At the other end of the floor, the problem is clear: The Lakers aren't executing their triangle offense and have had to rely on creating shots one-on-one, a tougher method even for a team with Kobe Bryant. What's not entirely clear is whether the cause of the problem is about the Lakers willingly abandoning their system, as was the case much of the regular season, or Boston taking away what the team wants to do, as was the case in 2008.
It's funny that for all the criticism Bryant has received over the last two days for going into hero mode during the third quarter, nobody has pointed out that it was actually Bryant's backcourt-mate Derek Fisher who got the Lakers off to a poor start on offense by repeatedly going one-on-one in the first quarter. Fisher was hardly the lone culprit, but it was an interesting counterpoint to the praise he got for his veteran heroics just five days earlier.
The issues go back further than that, however. The Lakers got few assists in any of the three games at the TD Garden, a trend that went largely ignored in the wake of a Game Three victory that was their second-best offensive performance of the series. As important as I think ball movement is to the Lakers, it's hard to draw a clear connection between them assisting on a high percentage of their baskets and having success on offense, either in the regular season or the postseason.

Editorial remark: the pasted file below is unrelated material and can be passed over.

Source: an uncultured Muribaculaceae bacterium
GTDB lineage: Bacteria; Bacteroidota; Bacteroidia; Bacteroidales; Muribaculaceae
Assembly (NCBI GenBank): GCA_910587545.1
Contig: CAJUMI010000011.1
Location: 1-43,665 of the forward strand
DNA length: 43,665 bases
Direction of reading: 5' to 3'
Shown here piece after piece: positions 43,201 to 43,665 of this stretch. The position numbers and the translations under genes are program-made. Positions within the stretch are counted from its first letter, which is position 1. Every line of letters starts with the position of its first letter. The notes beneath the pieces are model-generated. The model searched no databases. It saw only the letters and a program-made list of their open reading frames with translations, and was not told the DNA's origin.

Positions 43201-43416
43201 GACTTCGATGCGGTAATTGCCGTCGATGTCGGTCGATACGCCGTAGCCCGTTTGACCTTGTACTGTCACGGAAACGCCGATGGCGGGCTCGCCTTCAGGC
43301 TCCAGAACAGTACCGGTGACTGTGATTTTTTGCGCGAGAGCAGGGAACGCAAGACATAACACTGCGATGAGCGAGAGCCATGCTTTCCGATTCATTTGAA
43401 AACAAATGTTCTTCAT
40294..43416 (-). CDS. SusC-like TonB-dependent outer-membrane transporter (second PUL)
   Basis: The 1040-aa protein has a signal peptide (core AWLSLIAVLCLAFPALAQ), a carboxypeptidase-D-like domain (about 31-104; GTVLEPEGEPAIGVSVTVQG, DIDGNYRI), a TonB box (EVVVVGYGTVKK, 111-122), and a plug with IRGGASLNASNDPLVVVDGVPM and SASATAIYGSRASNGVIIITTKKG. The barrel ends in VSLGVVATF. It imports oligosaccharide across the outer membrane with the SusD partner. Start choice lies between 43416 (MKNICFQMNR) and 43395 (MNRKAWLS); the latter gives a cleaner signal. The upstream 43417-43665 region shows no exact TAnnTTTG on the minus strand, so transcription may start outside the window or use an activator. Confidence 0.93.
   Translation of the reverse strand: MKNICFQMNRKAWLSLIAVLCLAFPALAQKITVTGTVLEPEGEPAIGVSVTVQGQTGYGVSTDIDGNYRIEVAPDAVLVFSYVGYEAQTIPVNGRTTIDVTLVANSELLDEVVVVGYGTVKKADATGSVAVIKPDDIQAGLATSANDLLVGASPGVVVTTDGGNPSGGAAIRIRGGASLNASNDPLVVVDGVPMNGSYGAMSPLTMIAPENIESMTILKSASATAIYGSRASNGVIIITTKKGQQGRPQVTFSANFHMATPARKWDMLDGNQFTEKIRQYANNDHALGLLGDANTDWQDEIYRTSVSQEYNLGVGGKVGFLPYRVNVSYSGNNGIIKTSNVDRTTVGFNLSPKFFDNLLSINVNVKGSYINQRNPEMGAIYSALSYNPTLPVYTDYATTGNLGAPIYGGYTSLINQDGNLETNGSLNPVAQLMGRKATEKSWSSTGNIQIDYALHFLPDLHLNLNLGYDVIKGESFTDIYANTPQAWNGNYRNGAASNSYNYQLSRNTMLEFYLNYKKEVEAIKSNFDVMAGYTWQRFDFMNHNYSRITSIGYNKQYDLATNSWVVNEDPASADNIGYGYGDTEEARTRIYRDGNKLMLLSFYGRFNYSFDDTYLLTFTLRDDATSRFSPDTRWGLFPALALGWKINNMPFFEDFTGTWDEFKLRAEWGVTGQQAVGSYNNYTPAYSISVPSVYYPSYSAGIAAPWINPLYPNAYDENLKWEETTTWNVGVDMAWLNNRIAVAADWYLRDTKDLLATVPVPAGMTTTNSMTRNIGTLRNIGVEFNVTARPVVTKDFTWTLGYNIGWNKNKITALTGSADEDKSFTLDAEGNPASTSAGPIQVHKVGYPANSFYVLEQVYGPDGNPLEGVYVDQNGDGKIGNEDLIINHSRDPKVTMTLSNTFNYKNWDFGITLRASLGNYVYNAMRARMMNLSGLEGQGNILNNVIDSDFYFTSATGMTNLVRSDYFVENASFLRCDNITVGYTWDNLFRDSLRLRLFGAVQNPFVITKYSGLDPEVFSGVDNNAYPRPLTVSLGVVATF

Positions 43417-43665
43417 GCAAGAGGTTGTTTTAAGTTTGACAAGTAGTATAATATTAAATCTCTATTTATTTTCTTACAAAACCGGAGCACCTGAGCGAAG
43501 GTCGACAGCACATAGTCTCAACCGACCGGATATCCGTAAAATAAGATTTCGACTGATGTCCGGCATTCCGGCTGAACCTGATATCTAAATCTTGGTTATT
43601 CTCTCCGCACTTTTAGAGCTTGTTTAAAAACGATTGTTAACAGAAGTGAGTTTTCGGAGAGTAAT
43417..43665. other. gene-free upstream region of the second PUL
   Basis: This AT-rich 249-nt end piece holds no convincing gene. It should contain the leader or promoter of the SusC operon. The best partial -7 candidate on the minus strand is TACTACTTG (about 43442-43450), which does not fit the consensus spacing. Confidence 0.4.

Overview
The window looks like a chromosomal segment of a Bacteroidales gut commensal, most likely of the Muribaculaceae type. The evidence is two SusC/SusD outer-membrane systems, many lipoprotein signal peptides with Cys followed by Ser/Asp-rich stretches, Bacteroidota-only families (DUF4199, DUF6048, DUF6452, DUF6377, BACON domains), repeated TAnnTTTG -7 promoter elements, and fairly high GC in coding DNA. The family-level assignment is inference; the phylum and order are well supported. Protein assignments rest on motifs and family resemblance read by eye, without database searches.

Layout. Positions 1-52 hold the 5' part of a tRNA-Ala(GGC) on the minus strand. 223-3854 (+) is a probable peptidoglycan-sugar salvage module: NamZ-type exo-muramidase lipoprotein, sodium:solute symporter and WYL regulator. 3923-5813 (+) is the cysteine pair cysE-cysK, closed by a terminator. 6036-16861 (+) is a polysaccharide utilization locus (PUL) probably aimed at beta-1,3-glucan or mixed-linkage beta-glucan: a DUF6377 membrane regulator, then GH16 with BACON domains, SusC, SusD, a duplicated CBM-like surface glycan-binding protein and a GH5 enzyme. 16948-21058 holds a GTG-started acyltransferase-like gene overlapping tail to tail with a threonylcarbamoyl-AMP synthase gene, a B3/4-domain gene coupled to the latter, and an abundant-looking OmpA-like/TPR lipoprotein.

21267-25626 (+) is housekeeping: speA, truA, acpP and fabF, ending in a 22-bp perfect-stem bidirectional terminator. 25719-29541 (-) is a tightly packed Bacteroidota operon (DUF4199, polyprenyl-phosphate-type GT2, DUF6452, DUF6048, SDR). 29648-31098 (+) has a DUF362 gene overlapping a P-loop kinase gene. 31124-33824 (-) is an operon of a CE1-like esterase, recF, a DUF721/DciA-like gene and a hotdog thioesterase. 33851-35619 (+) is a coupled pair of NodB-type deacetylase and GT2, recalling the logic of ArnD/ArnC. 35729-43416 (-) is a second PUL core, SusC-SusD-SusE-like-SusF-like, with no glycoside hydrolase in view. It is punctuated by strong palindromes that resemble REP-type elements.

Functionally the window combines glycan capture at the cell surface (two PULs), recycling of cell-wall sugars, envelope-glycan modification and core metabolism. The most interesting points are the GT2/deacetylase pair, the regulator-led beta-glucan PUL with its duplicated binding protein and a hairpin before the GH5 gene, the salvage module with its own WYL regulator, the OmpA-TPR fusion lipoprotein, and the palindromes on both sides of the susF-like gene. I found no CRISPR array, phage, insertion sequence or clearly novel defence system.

Against the Celtics in particular, it may simply be more effective to load up on isolations and pick-and-roll plays. The latter have been especially effective for Bryant in this series, according to Synergy Sports' data. That said, I think the Lakers have to at least try to get back the ball movement that has made them so special at times. Pounding the ball in to Pau Gasol and playing inside-out at the start of Game Six could help accomplish that. Jackson could also go to Luke Walton earlier, especially if he can match up against Tony Allen at the start of the second quarter when Paul Pierce is resting. By the time Walton entered Game Five, it was far too late for his ability to pass and settle the team to make any difference.
If there's one trend these Finals have continued from the postseason, it's this: Between-game momentum is a myth. Game Five was the first in the series that wasn't won by the loser of the previous matchup. Boston entered the fourth quarter of Game Four 12 minutes away from being written off for the umpteenth time this season; instead, after a comeback win and their more complete Game Five victory, they've now become the heavy favorites in this series. Certainly, there were times on Sunday where the Lakers looked to have no answer, save perhaps Bryant, for what the Celtics were doing. Having seen how quickly Boston was able to turn things around, however, we would be wise not to write the Lakers off prematurely.
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Kevin Pelton is an author of Basketball Prospectus.